Making Decisions About Software Procurement

  • Making Decisions About Software Procurement

With the education trade show themselves bombarded with myriad offers of products and services that all promise to transform their schools. Without expert knowledge or understanding of the market the individuals responsible for buying can sometimes feel justifiably fearful of investing their limited budgets in something that may turn out to be a dud, and this is particularly the case when it comes to buying software, which is often new territory for schools.

Cheryl Drury is director for progress at Waterhead Academy in Oldham, a new-build academy created out of the merger of two local schools, with 1400 students aged 11-16. Relatively new to the school, Cheryl is empowering a key member of staff to begin the process of introducing GCSEPod – mobile learning and revision software with which she has had previous experience. “At my old school GCSEPod could have become that ‘white elephant,’ which would have been tragic given its obvious impact on students’ results,” she observes. “The person who had bought it left the school before really having the chance to introduce it. Rather than see the technology go to waste, I took on responsibility for making it work. Given that I had no knowledge of the system, this could have been quite a challenge had it not been for the support I received from the software provider.”

As a consequence, Cheryl’s advice is always to ask about the level of human support available with any software purchase. “While many software providers do seem to shy away from human contact, having someone there to support you and who understands the unique situation in your school makes all the difference,” she explains. “Not only did the GCSEPod team help me to embed the software in the school VLE, but they also provided sound advice on how to promote it within school and how to drive usage. Having a dedicated person to liaise with also forced me to take time out of my diary for telephone calls and meetings to get the system up and running, without which I would probably have been guilty of putting it off for another day.”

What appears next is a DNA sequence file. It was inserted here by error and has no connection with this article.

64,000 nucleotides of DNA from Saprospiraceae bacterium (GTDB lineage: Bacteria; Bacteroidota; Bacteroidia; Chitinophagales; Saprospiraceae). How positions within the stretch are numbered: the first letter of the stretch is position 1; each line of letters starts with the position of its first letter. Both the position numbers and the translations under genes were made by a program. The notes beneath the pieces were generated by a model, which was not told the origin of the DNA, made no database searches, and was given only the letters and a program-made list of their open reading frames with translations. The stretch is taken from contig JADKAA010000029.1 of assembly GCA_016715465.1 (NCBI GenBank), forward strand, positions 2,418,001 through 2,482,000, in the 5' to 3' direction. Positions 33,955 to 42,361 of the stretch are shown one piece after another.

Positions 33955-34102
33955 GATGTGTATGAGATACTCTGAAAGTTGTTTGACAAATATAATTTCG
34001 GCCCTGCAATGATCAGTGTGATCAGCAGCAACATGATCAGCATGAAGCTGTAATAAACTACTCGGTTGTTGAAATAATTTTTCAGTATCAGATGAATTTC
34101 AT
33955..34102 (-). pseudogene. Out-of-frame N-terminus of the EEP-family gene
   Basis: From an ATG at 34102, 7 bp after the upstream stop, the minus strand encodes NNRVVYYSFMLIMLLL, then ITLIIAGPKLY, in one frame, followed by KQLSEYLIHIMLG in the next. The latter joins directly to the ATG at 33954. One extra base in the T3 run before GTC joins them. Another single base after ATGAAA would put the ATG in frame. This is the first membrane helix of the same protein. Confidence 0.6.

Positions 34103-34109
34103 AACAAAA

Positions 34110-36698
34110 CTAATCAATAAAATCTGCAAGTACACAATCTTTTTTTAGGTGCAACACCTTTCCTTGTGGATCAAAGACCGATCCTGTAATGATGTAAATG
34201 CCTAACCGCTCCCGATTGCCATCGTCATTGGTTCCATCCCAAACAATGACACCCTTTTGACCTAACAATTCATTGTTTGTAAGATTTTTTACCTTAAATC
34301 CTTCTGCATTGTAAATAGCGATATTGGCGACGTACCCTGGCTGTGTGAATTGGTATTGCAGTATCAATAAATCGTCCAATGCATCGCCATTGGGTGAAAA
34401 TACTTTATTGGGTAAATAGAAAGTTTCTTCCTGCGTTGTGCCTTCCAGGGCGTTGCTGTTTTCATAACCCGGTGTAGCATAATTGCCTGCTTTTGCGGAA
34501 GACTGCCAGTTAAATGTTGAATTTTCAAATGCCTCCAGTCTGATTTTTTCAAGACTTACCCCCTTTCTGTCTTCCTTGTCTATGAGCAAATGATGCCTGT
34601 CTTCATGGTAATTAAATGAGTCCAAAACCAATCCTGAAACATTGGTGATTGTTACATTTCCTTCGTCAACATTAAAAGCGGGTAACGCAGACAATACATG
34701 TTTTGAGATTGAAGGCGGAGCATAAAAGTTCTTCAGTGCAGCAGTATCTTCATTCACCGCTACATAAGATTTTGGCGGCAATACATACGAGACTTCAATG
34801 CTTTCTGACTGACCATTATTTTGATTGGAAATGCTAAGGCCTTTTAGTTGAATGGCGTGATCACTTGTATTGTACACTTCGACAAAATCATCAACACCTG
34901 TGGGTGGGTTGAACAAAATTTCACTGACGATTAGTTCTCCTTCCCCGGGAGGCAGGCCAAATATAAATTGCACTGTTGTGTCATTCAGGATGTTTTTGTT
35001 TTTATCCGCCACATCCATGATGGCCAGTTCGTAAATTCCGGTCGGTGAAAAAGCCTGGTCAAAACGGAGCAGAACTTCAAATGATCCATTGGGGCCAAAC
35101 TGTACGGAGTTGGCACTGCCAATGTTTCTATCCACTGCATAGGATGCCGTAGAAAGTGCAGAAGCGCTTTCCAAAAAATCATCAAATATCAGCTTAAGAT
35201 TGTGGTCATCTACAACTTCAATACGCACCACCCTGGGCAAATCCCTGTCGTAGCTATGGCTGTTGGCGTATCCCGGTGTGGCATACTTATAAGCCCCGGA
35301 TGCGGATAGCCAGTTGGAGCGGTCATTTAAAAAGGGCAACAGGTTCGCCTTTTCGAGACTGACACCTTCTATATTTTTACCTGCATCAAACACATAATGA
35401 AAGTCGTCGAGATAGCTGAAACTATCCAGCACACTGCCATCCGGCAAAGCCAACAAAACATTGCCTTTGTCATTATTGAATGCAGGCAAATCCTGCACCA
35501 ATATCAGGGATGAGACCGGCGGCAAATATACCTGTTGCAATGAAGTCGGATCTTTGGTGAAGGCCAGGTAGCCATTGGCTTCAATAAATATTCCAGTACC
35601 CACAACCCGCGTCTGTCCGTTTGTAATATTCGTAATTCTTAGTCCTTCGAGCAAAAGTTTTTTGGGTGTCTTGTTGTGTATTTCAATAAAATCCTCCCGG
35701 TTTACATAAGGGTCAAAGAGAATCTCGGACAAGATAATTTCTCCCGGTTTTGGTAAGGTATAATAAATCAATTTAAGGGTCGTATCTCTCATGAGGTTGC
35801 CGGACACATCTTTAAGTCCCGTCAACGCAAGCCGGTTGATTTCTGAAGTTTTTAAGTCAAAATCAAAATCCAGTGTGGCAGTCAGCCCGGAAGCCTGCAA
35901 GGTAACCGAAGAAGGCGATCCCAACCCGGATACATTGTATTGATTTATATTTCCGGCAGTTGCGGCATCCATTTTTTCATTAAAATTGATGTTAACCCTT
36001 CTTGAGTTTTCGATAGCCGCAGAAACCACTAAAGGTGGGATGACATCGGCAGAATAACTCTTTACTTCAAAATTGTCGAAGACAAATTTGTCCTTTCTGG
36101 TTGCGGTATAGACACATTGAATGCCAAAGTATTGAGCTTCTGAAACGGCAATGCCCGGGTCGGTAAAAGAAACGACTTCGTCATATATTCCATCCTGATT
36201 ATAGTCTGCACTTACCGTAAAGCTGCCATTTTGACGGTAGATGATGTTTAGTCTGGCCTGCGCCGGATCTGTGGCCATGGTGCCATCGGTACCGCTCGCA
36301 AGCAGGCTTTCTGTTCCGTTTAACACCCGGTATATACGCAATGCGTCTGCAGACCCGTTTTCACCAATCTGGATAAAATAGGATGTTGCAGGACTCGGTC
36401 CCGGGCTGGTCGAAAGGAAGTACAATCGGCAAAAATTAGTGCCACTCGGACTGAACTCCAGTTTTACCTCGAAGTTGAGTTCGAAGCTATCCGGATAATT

Cheryl also points out the importance of getting everyone involved with any new software. “I have learned from experience and at Waterhead we are ensuring that the resource is used across the curriculum as opposed to being restricted to only one or two subjects,” she comments. “Some teachers are naturally more inclined to use new technology and teaching methods, but it is important that all staff are exposed to it, therefore GCSEPod was a discussion point at the senior leaders meeting and there is a dedicated lead in every department. This is helping staff to become familiar with the software quickly which will have a dramatic impact on usage.”

Clear vision

Paul Cairns, director of new technologies at Archbishop Temple School in Preston, Lancashire recently introduced software content for mobile technology to support the school’s vision of encouraging individual learning. This mid-sized Church of England school for students aged 11-16 had a clear focus on what it was looking to achieve. Paul – a self-confessed technology advocate – is convinced this is why the software purchase has delivered a real return on investment.

“We were keen to harness the power of mobile technology and knew we needed a solution that would allow our students to engage in independent learning outside of the classroom,” he explains. “However, as a mid-sized school our budgets were pretty tight, so we needed software that would allow us to tap into technology that the kids already used – mobile.

“In the past we’ve trialled software which didn’t take off. While there are a number of reasons for this, it’s fair to say that the fault didn’t necessarily sit with the software itself but rather the lack of buy-in from teaching staff. Teachers can generally see the benefit of new software but are so busy in their day jobs that, despite best intentions, they simply don’t utilise it. So on this occasion we decided to take a different approach and rather than promoting the software to our teachers, we sold it to the students. This, I believe, has made all the difference. The students really bought into the software and saw how it could help them individually and, as such, have really driven the new initiative; so much so that in response more and more of our teachers are now using the software themselves to set homework and revision tasks.

“Other advice would be to make sure that the software can be accessed via different platforms – most importantly on mobile devices. It also needs to be intuitive to use. People don’t have time to learn how to use new systems, even if they can see the benefits, so if it seems at all complicated they will give up at the first hurdle.”

“Given the increasing need to demonstrate return on investment, ensuring the software provides a simple reporting framework is essential,” Paul concludes. “We can monitor usage against performance on an individual or group basis and create specific target lists to monitor impact amongst our pupil premium students or particular target sectors. It is difficult for anyone to dispute such data-driven facts and these in turn provide a compelling case for future purchases or renewals.”